Well, that kind of burned my butt. Sure, I had just turned 41, but what had happened in 1959 had nothing to do with age. I was hurt. I'd hit .356, .345, .388 and .328 in the four previous years. Then .254. Clearly an injured man. I said, "Well, I'll tell you, Mr. Yawkey, I'm going to wait until spring to decide. I still think I can hit. If by spring I feel I can't, I'll let you know."
I was now an old, old man as far as baseball was concerned. Forty-two in August. Ty Cobb was out of baseball at 42. DiMaggio, Ruth, Hornsby, Foxx, Greenberg, they were all out of the major leagues before they were 42. But I felt good that spring. Not The Kid from San Diego anymore, all full of spit and vinegar, but not old either.
Billy Jurges started the season that year as the Boston manager, and I remember his saying the most he expected from me was 100 games, and the least was pinch-hitting. I had no intention of just pinch-hitting. I played 113 games. First game of the season, first time up I hit a 500-foot home run off Camilo Pascual, who was always tough for me, and the next day I hit another home run off Jim Coates of the Yankees. At one point I was hitting a home run every seven times at bat.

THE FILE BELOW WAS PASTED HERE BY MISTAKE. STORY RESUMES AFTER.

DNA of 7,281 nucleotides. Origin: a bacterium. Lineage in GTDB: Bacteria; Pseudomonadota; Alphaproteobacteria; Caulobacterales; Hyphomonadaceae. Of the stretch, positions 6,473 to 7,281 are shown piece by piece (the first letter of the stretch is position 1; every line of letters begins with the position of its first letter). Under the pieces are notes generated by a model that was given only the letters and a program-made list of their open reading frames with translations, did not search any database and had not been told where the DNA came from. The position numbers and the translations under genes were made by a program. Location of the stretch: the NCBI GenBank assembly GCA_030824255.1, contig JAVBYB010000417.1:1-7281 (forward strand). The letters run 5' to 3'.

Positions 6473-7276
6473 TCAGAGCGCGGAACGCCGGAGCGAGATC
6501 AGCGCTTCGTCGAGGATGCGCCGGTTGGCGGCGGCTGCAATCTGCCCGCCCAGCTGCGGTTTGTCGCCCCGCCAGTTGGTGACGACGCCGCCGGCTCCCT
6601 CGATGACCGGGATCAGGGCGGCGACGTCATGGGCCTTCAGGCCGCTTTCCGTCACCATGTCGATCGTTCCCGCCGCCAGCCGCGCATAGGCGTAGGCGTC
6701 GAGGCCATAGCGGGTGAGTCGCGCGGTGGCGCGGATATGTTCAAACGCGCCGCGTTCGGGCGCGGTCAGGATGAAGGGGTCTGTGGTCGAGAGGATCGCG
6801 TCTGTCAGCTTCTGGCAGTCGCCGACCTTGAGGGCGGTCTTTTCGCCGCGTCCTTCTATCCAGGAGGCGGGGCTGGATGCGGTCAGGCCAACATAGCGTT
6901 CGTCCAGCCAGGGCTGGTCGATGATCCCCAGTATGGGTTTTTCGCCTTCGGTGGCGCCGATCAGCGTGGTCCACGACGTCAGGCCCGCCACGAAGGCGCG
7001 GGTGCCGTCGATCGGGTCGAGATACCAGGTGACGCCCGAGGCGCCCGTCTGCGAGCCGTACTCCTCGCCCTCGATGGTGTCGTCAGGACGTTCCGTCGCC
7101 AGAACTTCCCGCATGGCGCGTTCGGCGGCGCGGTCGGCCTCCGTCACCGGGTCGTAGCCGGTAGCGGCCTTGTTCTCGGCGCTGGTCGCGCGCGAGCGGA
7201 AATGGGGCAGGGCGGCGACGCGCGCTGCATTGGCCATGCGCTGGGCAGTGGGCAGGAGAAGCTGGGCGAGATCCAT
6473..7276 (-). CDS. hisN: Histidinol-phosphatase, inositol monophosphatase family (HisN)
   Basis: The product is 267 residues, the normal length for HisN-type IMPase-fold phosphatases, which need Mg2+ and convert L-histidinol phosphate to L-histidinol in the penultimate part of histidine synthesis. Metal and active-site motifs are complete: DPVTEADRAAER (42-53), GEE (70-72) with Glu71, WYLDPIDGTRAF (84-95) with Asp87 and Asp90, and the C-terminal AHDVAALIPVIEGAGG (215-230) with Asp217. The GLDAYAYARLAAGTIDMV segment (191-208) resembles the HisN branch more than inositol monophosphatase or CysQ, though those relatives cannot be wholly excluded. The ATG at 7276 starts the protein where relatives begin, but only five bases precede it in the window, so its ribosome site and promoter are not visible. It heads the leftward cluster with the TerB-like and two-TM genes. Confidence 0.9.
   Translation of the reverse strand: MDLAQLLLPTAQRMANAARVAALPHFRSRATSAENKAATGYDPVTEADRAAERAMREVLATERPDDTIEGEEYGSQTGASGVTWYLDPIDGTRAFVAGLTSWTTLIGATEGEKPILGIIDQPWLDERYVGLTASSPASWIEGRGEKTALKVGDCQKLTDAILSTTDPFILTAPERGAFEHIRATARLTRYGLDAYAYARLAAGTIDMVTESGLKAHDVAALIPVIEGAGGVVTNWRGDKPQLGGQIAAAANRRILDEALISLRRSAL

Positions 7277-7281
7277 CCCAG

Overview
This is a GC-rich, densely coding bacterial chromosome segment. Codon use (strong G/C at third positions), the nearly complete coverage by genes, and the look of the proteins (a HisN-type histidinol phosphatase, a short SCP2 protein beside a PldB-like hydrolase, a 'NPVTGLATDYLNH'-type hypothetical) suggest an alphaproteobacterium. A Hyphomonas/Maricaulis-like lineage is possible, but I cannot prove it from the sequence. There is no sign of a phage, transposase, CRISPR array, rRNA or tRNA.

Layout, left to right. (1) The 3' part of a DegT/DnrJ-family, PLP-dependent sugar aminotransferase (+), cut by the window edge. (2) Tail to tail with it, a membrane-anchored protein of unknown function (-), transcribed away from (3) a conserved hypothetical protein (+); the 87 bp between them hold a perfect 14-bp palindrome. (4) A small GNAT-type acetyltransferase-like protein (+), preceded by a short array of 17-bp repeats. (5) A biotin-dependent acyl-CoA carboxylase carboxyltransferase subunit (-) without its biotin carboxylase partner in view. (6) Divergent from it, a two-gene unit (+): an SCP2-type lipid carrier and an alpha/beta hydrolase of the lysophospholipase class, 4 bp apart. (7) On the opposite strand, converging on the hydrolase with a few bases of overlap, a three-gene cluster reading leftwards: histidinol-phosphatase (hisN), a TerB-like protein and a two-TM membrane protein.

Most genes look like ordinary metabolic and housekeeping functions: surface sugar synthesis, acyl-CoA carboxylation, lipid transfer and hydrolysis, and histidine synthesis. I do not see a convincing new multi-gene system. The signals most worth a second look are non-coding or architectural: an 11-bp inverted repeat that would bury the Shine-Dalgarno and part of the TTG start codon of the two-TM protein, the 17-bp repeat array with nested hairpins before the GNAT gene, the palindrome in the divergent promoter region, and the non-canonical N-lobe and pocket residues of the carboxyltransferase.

The year went by in bits and bursts. I was tired a lot of the time, and my neck still bothered me. I know I wasn't swinging exactly the way I wanted to all the time. But I was hitting home runs and I was staying well above .300. One night in Cleveland the weather was bad. A couple of days earlier I had hit my 499th home run. In our lifetime there won't be a dozen guys to reach 500, but that night I went to Mike Higgins and said, "Mike, how about taking me out of the lineup. It's a lousy night. I could use the rest." He said, "Gee, Ted, I just handed the lineups in. Go on and play tonight; I'll take you out tomorrow." I was thinking, "What the hell difference does it make if he had turned in the card? He could take me out of the lineup as easy as he put me into it." But it never fails. The first time up I hit a home run to left field, my 500th.
The season moved into September. They were trying to line up "days" for me in Detroit and other cities, but I didn't want to be bothered with that sort of thing. I was just fed up with that part of the game. So there had been nothing special as we came into Boston for the last series, with Baltimore, and then it got down to the last game there. The team still had a doubleheader in New York that weekend, but I went to Higgins and said, "Mike, look, this is the last game I'm going to play. I don't want to go to New York." He said, "All right, you don't have to go." Regardless of what I had done, this was it, I'd had it. I knew the club, which hadn't been in the pennant race since 1951, was thinking about youth. I knew there was a kid named Carl Yastrzemski coming up who was going to be a hell of a player. And in all fairness I have to say that I felt that a lot of people didn't want me around anymore.